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Nalgene Water Fund Strengthens Commitment to Navajo Nation Water Crisis with Introduction of Second Limited-Edition Bottle

Diné designer and student Jaden Redhair creates coyote-inspired design for new “Tó éí iiná” (Water is Life) bottle to support efforts to combat water crisis on the Navajo Nation

ROCHESTER, N.Y.–(BUSINESS WIRE)–The Nalgene Water Fund (NWF) today announces a new design within the “Tó éí iiná” (Water is Life) limited-edition series created by Diné designer Jaden Redhair. Five dollars of every bottle sale will continue to go toward supporting local nonprofits addressing the water crisis on the Navajo Nation.

According to The Navajo Water Project, 30% of Navajo families live without running water. Incredibly, they are 67 times more likely than other Americans to live without running water or a toilet. Nalgene Outdoor partnered with Redhair in 2020 to create the first artist-designed, limited-edition bottle for the NWF. After record sales and multiple rounds of reprints, the NWF has donated nearly $80,000, to date, to two nonprofit partners on the Navajo Nation that work to make safe drinking water more accessible, DigDeep and Community Outreach and Patient Empowerment (COPE).

“I’m so pleased that my passion for design can educate so many people outside of the Navajo Nation about the essential role of water in our culture and continue to help raise funds toward improving access to clean water for our people,” says Redhair, age 22, an accomplished Navajo artist and recent Stanford University graduate, born for the Jemez Clan.

“The most recent “Tó éí iiná” bottle, featuring a starry sky in the shape of a coyote, draws from the Navajo story that the stars in the night sky were scattered in place by a coyote,” adds Redhair.

The new limited-edition “Tó éí iiná” (Water is Life) bottle is available exclusively at and retails for $20. The 32-ounce Sustain™ bottle is made from Eastman’s Tritan Renew™ material derived from 50% recycled plastic. Like all Nalgene bottles, it is leakproof, dishwasher-safe and ready for all of life’s everyday adventures.

“It is so meaningful to see our customers’ continued support of the Navajo Nation,” says Elissa McGee, general manager, Nalgene Outdoor. “We’re thankful to have partners like Jaden Redhair who can create amazing designs and DigDeep and COPE who can immediately put the money into the Navajo community creating jobs, installing water systems, and benefiting the Navajo people.”

The Nalgene Water Fund (NWF)

The NWF supports domestic communities struggling with access to clean water by partnering with grassroots nonprofits to raise funds and awareness. As Nalgene Outdoor proudly makes its products in the USA, the fund aims to support local communities. NWF donations are not just monetary, but also in-kind support with a focus on benefiting the community and infrastructure for future success. Nalgene Outdoor created the reusable water bottle category over 50 years ago with a simple idea that we can refill drinking water in reusable containers to help the environment. Yet, clean water for all is critical to this mission.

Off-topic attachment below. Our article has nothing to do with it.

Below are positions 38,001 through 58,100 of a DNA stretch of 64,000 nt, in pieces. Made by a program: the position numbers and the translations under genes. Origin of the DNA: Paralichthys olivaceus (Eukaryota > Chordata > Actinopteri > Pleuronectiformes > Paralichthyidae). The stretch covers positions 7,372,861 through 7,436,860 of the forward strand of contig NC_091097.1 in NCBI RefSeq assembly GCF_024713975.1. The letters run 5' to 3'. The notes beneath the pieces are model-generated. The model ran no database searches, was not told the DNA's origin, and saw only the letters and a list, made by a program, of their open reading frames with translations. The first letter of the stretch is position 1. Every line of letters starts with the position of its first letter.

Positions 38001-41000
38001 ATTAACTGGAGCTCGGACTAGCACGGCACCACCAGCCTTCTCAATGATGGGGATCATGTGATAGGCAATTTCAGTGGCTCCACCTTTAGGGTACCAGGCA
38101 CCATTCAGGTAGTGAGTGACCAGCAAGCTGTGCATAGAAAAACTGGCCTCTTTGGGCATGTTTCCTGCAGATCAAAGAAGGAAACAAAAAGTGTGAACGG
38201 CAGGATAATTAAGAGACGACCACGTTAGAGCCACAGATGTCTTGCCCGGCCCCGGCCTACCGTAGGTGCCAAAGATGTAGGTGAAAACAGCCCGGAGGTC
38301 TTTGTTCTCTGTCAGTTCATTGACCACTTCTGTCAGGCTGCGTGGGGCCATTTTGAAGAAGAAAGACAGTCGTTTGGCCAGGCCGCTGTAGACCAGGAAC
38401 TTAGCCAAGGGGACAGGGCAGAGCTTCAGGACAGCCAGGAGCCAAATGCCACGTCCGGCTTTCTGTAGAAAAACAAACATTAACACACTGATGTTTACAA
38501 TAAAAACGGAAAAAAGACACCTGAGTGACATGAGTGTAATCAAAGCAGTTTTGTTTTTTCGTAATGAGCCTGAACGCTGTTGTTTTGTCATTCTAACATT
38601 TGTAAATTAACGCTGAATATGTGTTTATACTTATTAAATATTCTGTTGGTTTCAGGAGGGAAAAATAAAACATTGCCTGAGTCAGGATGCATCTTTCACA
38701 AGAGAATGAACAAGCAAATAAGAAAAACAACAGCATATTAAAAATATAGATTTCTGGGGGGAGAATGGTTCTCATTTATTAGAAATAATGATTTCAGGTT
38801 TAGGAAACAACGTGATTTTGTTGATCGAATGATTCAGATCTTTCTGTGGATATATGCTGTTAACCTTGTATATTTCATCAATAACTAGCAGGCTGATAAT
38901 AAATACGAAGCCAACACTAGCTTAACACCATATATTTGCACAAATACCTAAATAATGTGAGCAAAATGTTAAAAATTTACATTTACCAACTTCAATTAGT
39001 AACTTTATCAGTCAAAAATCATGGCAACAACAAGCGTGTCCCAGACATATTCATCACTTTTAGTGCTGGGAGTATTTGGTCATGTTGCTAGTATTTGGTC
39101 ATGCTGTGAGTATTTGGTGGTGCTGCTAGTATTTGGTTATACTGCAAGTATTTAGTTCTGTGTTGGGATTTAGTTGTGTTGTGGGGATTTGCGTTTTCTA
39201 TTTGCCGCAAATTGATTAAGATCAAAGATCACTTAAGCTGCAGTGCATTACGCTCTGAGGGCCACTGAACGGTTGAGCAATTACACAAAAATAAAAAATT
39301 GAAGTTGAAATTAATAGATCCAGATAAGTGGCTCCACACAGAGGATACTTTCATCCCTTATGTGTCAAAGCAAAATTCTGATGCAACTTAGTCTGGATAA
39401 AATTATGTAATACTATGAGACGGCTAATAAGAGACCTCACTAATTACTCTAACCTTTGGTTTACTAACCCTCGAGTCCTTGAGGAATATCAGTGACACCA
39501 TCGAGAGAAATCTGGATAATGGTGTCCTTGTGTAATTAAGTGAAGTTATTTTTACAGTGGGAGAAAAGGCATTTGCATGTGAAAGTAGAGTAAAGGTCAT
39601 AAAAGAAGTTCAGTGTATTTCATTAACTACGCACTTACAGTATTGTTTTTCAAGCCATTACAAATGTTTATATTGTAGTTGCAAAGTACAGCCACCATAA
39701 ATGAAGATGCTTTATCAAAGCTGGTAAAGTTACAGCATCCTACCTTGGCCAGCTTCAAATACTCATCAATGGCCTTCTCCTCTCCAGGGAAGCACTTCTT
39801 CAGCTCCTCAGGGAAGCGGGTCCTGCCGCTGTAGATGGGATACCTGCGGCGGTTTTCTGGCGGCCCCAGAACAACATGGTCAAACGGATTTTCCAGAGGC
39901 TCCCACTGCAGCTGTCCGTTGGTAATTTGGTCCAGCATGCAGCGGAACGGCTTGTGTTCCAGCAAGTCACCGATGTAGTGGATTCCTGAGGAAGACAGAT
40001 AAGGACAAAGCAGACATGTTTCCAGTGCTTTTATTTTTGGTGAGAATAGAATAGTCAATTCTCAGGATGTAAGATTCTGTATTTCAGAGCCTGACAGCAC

Since its inception in late 2019, the NWF, with the support of Thermo Fisher Scientific, has contributed more than $650,000 in financial and in-kind donations to programs in Navajo Nation, Benton Harbor, MI and most notably to helping establish the Flint Community Water Lab in Flint, MI, a unique water quality testing program.


DigDeep is a national nonprofit organization working to ensure every American has access to running water and sanitation inside their homes. Thus far, the Nalgene Water Fund has supported DigDeep’s Navajo Water Project, a community-managed utility alternative that brings hot and cold running water to homes on the reservation that are not connected to piped water or sewer lines. The $47,500 donated to date supports DigDeep’s work to install running water inside homes on the Navajo Nation (which spans the corners of Utah, New Mexico and Arizona) and have also helped to fund water truck deliveries, truck maintenance, and staff training, including CDL training that is offered to Navajo technicians wishing to become licensed water truck delivery drivers. DigDeep’s Navajo Water Project is Indigenous-led and locally staffed.


Community Outreach and Patient Empowerment (COPE) is a non-profit organization working to address health disparities in Navajo Nation through community-based outreach and food security initiatives. During the height of COVID-19 in 2020 and 2021, the NWF donated nearly $30,000 in critical funding and supplies to help install water refill stations and provide carboys (large vessels) to transport water from source to residence in one container. Recently, the NWF donated an additional $3,000 and 100 30-ml Nalgene sampling bottles to help fund a new pilot COPE program. The “Student Citizen Water Project” empowers six students to collect water samples in Nalgene water bottles in some of Navajo Nation’s most marginalized areas. Data from these results are currently being analyzed to prioritize the placement of the filtered water refill stations donated by the NWF.

This student-centered approach models The Flint Community Lab, also a recipient of NWF support, and a first-of-its-kind, community-based water testing facility in Flint, Michigan. A novel concept — for the community, by the community — the Lab relies on high school students to collect water samples. A multi-generational approach, this concept builds trust in the process where younger members work side-by-side with elders to help assess water safety. The Flint Community Lab who has generously offered to test the water for COPE using their state-of-the art testing equipment.


Marcia Gray, Gray Communications
[email protected]


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